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Anesth Analg. 1987 Jun;66(6):542-8.

Is fentanyl an anesthetic in the dog?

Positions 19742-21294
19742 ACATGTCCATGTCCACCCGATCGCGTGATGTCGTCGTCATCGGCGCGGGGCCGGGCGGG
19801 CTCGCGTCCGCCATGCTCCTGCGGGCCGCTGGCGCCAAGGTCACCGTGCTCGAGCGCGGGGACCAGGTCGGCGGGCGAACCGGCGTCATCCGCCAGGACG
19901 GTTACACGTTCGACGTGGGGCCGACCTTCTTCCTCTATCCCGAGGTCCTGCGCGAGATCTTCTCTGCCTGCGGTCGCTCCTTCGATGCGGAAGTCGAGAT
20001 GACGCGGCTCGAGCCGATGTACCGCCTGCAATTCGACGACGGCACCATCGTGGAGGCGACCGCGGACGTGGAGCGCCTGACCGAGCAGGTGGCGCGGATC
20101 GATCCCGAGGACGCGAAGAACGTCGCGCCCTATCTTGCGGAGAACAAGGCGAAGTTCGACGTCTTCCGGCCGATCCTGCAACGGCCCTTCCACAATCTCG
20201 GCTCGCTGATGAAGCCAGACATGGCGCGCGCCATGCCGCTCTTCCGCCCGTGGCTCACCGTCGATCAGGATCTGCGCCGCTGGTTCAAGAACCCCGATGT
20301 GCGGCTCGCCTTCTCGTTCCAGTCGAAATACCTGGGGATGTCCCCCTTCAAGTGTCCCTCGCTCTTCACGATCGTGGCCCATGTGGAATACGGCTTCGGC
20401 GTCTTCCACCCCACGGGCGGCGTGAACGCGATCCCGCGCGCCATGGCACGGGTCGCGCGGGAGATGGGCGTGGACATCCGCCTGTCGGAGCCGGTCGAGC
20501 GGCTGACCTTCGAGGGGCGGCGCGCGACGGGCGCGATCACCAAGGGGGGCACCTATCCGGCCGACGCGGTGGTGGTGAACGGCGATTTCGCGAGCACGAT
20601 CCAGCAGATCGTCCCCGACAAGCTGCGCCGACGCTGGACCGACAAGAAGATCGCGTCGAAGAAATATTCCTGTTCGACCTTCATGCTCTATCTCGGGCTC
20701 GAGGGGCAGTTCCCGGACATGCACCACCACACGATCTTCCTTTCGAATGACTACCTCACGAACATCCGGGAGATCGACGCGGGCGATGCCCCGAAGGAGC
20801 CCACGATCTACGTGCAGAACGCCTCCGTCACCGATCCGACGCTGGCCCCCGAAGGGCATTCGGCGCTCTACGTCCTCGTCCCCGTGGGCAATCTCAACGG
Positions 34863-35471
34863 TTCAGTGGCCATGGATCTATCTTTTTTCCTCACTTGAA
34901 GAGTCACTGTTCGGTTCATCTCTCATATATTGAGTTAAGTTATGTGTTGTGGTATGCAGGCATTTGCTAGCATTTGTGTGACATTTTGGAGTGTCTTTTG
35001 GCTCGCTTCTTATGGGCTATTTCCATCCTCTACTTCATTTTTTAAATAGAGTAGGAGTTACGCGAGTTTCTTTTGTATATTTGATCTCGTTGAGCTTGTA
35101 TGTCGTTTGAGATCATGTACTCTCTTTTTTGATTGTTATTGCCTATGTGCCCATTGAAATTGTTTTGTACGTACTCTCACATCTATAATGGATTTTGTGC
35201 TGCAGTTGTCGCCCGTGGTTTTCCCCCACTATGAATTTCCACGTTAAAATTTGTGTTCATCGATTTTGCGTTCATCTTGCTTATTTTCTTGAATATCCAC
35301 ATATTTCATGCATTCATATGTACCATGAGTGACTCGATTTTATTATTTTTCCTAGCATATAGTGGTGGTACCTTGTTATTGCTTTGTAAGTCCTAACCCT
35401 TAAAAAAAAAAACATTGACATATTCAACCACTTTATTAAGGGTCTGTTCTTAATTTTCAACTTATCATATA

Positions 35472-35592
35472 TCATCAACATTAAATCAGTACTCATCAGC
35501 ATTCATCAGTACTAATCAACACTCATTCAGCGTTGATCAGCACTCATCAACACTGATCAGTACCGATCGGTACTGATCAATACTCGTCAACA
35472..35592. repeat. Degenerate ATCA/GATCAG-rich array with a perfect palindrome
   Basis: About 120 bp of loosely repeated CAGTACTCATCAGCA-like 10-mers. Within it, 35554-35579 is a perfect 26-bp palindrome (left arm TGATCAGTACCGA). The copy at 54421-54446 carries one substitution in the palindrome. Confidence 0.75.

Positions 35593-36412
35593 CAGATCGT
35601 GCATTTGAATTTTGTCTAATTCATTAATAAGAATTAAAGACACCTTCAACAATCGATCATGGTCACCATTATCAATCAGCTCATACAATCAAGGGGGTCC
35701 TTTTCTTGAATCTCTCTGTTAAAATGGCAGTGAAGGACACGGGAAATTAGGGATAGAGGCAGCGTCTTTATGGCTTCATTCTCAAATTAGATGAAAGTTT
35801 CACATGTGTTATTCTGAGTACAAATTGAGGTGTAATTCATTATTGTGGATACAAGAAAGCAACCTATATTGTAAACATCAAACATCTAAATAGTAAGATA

The authors used the absence of vocalization and movement during application of a hemostat clamped to the first ratchet at the base of the tail as an indication of anesthesia for evaluation of the anesthetic properties of fentanyl in the dog. Eighty-six unpremedicated, unrestrained, untrained mongrel dogs were given one of eight doses of fentanyl citrate (125, 250, 500, 750, 1000, 1500, 2000, and 3000 micrograms/kg) as a single intravenous bolus injection. Dogs breathed spontaneously without oxygen supplementation. Anesthesia was assessed every 5 min until absence of anesthesia was recorded for two consecutive evaluations. Venous plasma samples were obtained in two or three dogs receiving each of the doses of fentanyl 5 min after fentanyl injection and again when application of the tail clamp elicited either vocalization or movement (positive response). Fentanyl resulted in recumbency in all animals except two receiving 125 micrograms/kg. Although all doses of fentanyl produced anesthesia in at least one animal 5 min after injection, the duration of anesthesia was short, responses unpredictable, and anesthesia achieved in all animals only with a dose of 3000 micrograms/kg. Increasing doses of fentanyl resulted in higher plasma fentanyl concentrations 5 min after injection and at the time of the first positive response to tail clamp but there was great variability. All doses of fentanyl caused statistically significant decreases in heart and respiratory rates but none produced apnea or a PaCO2 higher than 67 mm Hg.(ABSTRACT TRUNCATED AT 250 WORDS)

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